Minnersoder

I should say something more about the Minnesota in our rearview mirror. Other than temperature, Minnesota is unbelievably similar to Louisiana. There’s a lot of water and wetlands. Water means a lot of biting bugs when it’s warm. Both states are fairly flat; no mountains in either, at least not where we drove through. After driving through thousands of miles of the unpopulated West, it was almost comforting to encounter Baton Rouge-grade traffic at rush hour in Minneapolis. There’s the Mississippi River which we crossed in Bemidji as a really good creek, and which we recrossed again and again several times over the state, becoming a serious river by the time it reached the southern end of MN. That mighty river begins in Minnesota and ends in Louisiana. Last but not least, each state has extreme regional accents. To put that another way, everybody but me and Kat talks funny in each state.

And there’s the rationale for the heading of this blog, Minnersoder. If you’ve ever listened to A Prairie Home Companion, or have talked with people here, you’ll know what I’m talking about. Garrison Keillor has the Minnersodan accent nailed, oh yah.

Oh, there are some differences between Louisiana and Minnersoder. Foremost among them is the helpfulness of everybody who works retail up north. They chat you up if you look puzzled, and none we spoke to were offended when we asked about capers while they were stocking frozen food. On the way to a campground in Wisconsin, two kids who worked in a grocery were cheerfully clueless about the whereabouts of a Corps of Engineers campground which the Corps’ website insisted was within three miles of their town. They were clueless, but also strangely optimistic that somehow we strangers from over a thousand miles away would find it. And we did.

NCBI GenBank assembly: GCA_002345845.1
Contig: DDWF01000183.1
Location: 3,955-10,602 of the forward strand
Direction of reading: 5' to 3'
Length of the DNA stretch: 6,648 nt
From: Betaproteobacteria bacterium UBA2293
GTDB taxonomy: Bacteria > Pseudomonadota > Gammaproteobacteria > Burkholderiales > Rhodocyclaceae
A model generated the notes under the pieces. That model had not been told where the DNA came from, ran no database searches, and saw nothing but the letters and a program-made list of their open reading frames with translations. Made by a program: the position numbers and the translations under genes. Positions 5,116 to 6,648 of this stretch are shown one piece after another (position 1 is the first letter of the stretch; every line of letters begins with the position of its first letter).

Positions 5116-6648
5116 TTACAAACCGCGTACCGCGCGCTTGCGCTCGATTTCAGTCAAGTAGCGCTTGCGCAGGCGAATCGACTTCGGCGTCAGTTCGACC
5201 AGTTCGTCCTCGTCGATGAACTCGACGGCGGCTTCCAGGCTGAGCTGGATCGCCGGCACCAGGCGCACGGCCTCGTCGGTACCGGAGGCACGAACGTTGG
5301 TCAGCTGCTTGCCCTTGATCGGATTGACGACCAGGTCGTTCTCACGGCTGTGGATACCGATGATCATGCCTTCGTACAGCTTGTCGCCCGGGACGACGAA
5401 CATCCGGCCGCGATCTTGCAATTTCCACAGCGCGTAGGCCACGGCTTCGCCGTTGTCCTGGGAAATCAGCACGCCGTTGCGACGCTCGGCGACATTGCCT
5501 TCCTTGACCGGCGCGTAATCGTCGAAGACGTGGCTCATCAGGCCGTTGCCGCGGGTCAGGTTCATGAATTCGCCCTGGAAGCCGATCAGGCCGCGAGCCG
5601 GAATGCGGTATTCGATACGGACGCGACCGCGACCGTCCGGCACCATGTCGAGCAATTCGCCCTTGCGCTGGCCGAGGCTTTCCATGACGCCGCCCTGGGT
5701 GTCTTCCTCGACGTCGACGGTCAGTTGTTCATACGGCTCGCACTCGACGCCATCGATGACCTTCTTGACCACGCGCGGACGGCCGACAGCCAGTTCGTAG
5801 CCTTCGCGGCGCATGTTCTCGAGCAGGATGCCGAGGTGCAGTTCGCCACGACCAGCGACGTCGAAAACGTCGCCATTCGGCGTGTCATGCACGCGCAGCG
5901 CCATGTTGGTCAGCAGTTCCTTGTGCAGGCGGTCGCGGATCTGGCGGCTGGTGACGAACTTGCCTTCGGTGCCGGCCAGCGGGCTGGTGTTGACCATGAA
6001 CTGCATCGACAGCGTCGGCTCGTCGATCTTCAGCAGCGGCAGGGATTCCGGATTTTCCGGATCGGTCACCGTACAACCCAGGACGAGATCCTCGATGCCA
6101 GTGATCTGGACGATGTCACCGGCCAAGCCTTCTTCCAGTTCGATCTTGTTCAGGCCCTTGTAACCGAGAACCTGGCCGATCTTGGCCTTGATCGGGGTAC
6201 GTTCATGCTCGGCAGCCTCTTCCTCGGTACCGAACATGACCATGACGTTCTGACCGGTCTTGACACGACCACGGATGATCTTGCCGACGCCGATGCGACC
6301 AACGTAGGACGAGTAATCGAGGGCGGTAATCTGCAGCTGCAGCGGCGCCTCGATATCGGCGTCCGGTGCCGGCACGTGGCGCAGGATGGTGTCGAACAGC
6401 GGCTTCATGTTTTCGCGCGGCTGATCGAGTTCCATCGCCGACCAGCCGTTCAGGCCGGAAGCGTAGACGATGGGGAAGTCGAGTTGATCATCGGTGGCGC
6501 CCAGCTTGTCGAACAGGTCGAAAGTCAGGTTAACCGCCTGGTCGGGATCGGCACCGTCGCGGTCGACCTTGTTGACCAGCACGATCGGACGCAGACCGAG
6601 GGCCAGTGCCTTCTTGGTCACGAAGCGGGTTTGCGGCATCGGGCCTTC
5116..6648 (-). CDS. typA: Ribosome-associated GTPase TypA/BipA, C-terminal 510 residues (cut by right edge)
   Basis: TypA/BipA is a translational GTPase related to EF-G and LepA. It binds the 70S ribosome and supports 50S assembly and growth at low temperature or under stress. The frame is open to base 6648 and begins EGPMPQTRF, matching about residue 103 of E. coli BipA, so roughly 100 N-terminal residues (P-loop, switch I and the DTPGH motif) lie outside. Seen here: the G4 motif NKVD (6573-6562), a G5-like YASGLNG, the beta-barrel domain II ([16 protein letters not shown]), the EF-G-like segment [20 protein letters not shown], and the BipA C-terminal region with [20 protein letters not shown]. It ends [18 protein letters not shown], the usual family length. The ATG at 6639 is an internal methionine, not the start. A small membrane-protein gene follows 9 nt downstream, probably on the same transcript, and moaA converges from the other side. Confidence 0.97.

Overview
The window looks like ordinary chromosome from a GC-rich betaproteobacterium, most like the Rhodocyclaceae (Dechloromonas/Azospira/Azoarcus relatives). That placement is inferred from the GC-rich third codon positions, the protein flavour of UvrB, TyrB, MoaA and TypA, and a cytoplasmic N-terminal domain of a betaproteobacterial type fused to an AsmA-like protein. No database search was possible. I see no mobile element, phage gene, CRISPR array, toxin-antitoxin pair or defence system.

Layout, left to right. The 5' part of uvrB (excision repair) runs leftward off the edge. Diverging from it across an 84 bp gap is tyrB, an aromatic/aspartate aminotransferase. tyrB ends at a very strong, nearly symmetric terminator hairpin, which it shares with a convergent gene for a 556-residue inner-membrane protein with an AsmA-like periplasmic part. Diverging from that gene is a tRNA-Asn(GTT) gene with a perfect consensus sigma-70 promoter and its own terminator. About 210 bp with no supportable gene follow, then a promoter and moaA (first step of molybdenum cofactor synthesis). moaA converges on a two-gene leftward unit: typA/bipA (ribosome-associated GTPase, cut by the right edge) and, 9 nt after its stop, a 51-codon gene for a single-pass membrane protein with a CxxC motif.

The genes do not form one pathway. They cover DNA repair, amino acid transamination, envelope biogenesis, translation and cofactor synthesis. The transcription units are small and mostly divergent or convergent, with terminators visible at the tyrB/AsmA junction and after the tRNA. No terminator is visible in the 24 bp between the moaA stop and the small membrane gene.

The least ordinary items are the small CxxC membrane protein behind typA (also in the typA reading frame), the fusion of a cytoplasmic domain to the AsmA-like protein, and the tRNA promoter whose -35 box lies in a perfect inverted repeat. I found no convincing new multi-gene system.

We got directions from a lady walking a dog. She wasn’t sure, but in an accent that sounded like a mix of Spanish and Croation (or Serbian, not sure which) she told us to turn left at a church and look for the signs. She was right, and we arrived at our far western Wisconsin campground with an hour of daylight to spare.

Back to the similarities between Minnesota and Louisiana: those similarities are limited to summer. I have been in Minnersoder in April when snow off the roof was higher than the window tops. In a Louisiana April we’ve been sweating and swatting mosquitoes since Mardi Gras.

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